"Almost destroying APPL" LOL!!! Seriously!??? Are you forgetting how much profit Apple rakes in every quarter consistently? Correction "record profits". No hedge fund will ever destroy Apple.

 

Well... he did say destroy "AAPL", not destroy "Apple".

if it's in the interest of Wall st MMs to destroy a stock (or pump one up), they can do so. Corporate profits be damned.

post #19 of 33
Quote:
Originally Posted by Maestro64 View Post

See it not all bad, but selling at the high and forcing the drop and then buying back in when they force it low makes them lots of money, How many of these same funds also shorted the stock the the same time. It becomes a self fulfilling Prophecy.


If these funds really sold at the peak, then $AAPL would not have fallen so much. They made a very nice profit even at the "depressed" price near end of 2012 and early 2013 because they bought the shares some time ago at a price much lower than $460.

post #20 of 33

We don't need to stinking SEC report! Some of has been yelling through our guy that it is all the hedge fund managers who has been spoiling the real value of one great company! 

post #21 of 33
For perspective, this million share sell-off is smaller than what Fidelity sold:

In an amended 13G filing on Apple, Inc. (NASDAQ: AAPL), Fidelity parent FMR LLC disclosed a 4.41%, or 41,472,327 share, stake in the company. This is down 8.84% from the 45,494,145 shares held at the end of the latest quarter ending September 30, 2012.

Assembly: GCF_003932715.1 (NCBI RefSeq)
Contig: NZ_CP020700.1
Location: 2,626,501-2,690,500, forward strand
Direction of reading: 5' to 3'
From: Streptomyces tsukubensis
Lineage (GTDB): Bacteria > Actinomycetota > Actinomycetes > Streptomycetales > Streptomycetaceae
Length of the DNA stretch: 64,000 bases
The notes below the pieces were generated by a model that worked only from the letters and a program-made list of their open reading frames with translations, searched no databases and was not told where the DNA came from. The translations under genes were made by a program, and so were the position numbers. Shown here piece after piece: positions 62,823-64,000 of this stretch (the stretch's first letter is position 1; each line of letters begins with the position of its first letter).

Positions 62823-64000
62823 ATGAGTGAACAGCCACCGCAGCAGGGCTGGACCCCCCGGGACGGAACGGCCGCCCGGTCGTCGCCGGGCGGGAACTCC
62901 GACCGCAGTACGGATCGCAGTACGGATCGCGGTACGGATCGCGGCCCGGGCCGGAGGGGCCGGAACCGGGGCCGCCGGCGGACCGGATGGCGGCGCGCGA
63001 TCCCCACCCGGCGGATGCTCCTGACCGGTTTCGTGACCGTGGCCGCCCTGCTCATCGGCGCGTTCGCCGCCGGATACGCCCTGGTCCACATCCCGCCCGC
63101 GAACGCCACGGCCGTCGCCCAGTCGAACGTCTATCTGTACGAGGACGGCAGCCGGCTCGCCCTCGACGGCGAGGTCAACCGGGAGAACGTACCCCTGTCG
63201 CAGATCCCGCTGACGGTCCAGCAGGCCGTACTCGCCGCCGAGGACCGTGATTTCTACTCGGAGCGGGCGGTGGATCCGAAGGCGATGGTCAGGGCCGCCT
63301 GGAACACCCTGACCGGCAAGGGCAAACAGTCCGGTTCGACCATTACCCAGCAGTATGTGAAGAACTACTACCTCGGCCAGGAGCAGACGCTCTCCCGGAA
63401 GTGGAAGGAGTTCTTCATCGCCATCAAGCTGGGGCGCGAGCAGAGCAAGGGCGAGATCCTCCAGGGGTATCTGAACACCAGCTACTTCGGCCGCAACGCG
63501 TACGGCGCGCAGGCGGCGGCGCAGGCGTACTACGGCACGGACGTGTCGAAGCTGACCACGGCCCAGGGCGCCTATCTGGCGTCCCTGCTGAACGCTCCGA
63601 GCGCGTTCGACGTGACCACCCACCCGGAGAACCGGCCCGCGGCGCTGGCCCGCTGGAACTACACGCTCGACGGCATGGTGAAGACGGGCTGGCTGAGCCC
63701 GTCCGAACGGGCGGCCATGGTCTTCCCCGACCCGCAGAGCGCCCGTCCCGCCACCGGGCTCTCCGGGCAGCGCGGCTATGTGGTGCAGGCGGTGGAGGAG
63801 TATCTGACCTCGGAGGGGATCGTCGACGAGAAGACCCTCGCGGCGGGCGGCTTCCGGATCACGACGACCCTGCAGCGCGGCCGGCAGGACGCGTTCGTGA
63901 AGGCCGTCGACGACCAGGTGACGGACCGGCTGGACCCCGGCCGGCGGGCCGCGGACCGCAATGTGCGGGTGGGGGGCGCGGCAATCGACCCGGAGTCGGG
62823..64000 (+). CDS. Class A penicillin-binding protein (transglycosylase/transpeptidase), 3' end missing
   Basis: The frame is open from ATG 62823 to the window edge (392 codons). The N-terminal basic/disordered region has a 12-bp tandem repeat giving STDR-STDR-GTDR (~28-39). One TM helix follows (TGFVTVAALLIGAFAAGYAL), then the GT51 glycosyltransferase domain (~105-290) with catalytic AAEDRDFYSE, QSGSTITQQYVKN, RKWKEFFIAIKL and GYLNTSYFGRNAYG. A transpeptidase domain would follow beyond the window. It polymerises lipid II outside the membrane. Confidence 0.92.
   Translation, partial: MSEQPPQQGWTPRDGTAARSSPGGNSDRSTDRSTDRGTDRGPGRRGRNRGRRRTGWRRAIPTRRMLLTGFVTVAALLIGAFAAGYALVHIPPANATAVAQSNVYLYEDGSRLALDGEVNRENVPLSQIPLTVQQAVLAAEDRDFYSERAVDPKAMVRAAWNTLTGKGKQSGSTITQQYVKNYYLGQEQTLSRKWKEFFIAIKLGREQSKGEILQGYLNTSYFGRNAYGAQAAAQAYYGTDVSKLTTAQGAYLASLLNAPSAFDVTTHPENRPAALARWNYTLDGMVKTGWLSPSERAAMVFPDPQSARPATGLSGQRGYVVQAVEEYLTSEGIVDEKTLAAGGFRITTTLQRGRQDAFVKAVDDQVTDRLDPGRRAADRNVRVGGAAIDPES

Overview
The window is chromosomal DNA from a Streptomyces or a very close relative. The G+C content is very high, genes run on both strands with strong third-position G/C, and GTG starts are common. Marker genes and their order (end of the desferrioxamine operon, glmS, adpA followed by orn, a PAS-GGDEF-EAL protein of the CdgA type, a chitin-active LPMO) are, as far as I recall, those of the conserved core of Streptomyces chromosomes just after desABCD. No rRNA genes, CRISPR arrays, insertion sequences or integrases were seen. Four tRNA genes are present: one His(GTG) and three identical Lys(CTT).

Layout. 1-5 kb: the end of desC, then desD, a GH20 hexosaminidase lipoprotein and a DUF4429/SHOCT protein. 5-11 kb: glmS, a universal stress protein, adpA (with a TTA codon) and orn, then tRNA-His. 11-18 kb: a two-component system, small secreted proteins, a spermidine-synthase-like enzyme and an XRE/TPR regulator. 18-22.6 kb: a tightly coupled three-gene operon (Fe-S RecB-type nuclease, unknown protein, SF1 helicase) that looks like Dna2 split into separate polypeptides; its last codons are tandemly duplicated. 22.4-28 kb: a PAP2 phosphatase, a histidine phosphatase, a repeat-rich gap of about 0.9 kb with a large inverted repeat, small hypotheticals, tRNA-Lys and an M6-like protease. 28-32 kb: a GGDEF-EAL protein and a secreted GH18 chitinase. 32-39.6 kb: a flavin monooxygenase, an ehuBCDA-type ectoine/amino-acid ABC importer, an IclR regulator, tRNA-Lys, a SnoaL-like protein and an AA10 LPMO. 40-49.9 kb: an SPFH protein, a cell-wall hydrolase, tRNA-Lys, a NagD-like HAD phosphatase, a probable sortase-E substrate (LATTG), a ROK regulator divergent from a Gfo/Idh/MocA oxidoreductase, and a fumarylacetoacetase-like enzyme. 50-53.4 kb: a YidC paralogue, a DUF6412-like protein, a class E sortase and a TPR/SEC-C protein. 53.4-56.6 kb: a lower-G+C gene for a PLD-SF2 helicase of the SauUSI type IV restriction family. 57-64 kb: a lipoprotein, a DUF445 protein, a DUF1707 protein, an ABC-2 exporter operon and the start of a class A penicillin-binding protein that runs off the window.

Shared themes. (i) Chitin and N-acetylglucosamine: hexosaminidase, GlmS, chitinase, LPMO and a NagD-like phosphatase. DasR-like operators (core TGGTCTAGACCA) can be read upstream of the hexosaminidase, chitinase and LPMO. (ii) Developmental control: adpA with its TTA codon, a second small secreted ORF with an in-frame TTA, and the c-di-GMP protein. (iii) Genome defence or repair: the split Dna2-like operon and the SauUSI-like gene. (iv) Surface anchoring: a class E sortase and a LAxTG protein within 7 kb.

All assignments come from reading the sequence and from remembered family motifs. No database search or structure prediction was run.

post #22 of 33

I lost.

Citing unnamed sources with limited but direct knowledge of a rumoured device - Comedy Insider (Feb 2014)
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Citing unnamed sources with limited but direct knowledge of a rumoured device - Comedy Insider (Feb 2014)
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post #23 of 33
Quote:
Originally Posted by rob53 View Post

So the tanking was pure and simple profit taking with these funds reaping huge profits while almost destroying AAPL. Any collusion involved in the sell off or was it purely coincidental? Of course, now that it's at a bargain basement price, these same funds will probably buy it again, pump it up, take profits and destroy the stock a second (and third, and fourth) time. This is not the way to run the financial market and allowing it is not the way to run the country or the world. AAPL was not too high, just look at its pitiful P/E.